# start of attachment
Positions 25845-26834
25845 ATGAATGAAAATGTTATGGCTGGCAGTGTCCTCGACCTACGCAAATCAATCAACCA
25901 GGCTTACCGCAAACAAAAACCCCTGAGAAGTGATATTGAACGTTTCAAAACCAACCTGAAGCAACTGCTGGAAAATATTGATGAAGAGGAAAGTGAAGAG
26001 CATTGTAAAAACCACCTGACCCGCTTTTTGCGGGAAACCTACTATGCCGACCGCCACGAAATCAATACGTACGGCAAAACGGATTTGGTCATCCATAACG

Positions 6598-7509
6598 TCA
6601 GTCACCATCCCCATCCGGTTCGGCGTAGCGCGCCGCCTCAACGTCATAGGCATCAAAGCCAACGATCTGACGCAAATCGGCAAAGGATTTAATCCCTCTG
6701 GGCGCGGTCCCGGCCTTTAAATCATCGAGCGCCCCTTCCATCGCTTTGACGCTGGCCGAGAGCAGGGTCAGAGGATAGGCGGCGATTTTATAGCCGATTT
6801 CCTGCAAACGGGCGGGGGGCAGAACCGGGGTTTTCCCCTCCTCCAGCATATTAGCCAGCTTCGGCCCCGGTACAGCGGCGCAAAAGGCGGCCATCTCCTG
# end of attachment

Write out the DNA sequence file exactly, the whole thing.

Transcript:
Positions 25845-26834
25845 ATGAATGAAAATGTTATGGCTGGCAGTGTCCTCGACCTACGCAAATCAATCAACCA
25901 GGCTTACCGCAAACAAAAACCCCTGAGAAGTGATATTGAACGTTTCAAAACCAACCTGAAGCAACTGCTGGAAAATATTGATGAAGAGGAAAGTGAAGAG
26001 CATTGTAAAAACCACCTGACCCGCTTTTTGCGGGAAACCTACTATGCCGACCGCCACGAAATCAATACGTACGGCAAAACGGATTTGGTCATCCATAACG

Positions 6598-7509
6598 TCA
6601 GTCACCATCCCCATCCGGTTCGGCGTAGCGCGCCGCCTCAACGTCATAGGCATCAAAGCCAACGATCTGACGCAAATCGGCAAAGGATTTAATCCCTCTG
6701 GGCGCGGTCCCGGCCTTTAAATCATCGAGCGCCCCTTCCATCGCTTTGACGCTGGCCGAGAGCAGGGTCAGAGGATAGGCGGCGATTTTATAGCCGATTT
6801 CCTGCAAACGGGCGGGGGGCAGAACCGGGGTTTTCCCCTCCTCCAGCATATTAGCCAGCTTCGGCCCCGGTACAGCGGCGCAAAAGGCGGCCATCTCCTG